Options for Communicating in Local Networks
and on the Internet
by Jan Axelson
If you have a device that you want to use in a local network or on the Internet, one of the decisions you’ll need to
make is how the device will exchange information with other computers in the network. Many devices host web
pages that display information and enable users to send input, but web pages aren’t the only option.
Other choices include Email, File Transfer Protocol (FTP), and custom applications that use lower level Internet and
This article explores the possibilities, including how to decide which option is best for your project. The focus is on
solutions that are practical for small systems, but the information also applies to PCs that perform monitoring and
control functions in networks.
If you have a project that involves putting a device
on a local network or the Internet, one decision you’ll
need to make is how the device will exchange
information on the network. Even for small devices,
there are more options than you might think.
A device can host web pages, exchange Email
and files, and run custom applications that use
lower level Ethernet and Internet protocols.
This article will help you decide which protocol
or protocols best suit your application. The focus is
on options that are practical for small systems, but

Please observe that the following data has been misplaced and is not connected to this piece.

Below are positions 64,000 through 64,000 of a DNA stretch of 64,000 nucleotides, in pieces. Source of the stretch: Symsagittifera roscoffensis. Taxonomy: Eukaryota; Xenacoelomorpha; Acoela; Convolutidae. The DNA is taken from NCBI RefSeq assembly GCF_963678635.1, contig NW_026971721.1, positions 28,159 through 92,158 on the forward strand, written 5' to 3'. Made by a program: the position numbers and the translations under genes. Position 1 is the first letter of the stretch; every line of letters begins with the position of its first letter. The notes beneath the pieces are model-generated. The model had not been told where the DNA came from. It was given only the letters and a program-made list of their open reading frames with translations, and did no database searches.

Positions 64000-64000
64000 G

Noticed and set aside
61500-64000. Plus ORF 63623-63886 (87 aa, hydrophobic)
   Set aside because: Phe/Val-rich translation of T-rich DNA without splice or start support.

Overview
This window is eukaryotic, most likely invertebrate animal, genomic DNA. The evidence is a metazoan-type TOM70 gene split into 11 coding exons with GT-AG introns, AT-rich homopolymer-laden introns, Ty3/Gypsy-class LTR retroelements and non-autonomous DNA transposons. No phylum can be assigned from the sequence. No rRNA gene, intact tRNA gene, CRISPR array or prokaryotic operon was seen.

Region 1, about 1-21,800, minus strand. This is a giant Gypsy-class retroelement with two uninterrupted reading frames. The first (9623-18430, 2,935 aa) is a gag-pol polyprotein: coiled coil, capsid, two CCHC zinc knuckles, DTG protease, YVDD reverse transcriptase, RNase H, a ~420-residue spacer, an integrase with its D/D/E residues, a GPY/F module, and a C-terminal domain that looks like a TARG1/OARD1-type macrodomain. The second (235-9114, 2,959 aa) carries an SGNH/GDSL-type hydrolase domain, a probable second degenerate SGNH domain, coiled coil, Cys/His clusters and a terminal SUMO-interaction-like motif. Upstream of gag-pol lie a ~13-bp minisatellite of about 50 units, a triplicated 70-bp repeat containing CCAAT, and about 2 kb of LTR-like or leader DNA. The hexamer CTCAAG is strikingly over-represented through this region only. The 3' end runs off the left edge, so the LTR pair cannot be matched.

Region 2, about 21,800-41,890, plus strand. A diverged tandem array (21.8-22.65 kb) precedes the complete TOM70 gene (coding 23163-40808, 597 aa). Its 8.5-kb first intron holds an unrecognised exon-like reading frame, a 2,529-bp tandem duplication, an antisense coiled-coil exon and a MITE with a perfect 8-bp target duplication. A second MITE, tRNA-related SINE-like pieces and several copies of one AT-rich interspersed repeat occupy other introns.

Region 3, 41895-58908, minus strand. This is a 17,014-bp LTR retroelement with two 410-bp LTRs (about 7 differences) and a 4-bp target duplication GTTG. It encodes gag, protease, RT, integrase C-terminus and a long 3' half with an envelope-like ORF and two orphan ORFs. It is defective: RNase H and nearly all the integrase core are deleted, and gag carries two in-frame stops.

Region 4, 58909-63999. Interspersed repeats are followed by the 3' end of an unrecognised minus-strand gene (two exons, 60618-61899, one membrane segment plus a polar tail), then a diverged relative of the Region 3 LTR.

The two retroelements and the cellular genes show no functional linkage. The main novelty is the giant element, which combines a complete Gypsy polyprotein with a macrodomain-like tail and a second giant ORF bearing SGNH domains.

the information also applies to PCs that perform
monitoring and control functions in networks.
The Basics of Networking
Computers can use a variety of protocols to
exchange information on a network. Each protocol
defines a set of rules to perform a portion of the job
of getting a message from one computer to the
program code that will use the message on the
destination computer. For example, the Ethernet
protocol defines (among other things) how a
computer decides when it’s okay to transmit on the
network and how to decide whether to accept or
ignore a received Ethernet frame.
Other protocols can work along with the
Ethernet to make transmissions more efficient and
reliable, to enable communications to travel beyond
local networks, and to provide information that a
specific application requires. For example, every
communication on the Internet uses the Internet
Protocol (IP) to specify a destination address. Table
1 shows protocols that many small systems support.
Multiple networking protocols work together by
communicating in a layered structure called a
stack. The lowest layer is the Ethernet controller or
other hardware that connects to the network. The
top layer is the end application, such as a web
server that responds to requests for web pages or a
program that sends and requests Email messages.
Figure 1 shows typical layers in a networking
stack. Not every computer needs to support every
protocol. Small devices can conserve resources by
supporting only what they need.
The program code (or hardware) that makes up
each layer has a defined responsibility. Each layer
also knows how to exchange information with the
layers directly above and below it, but a layer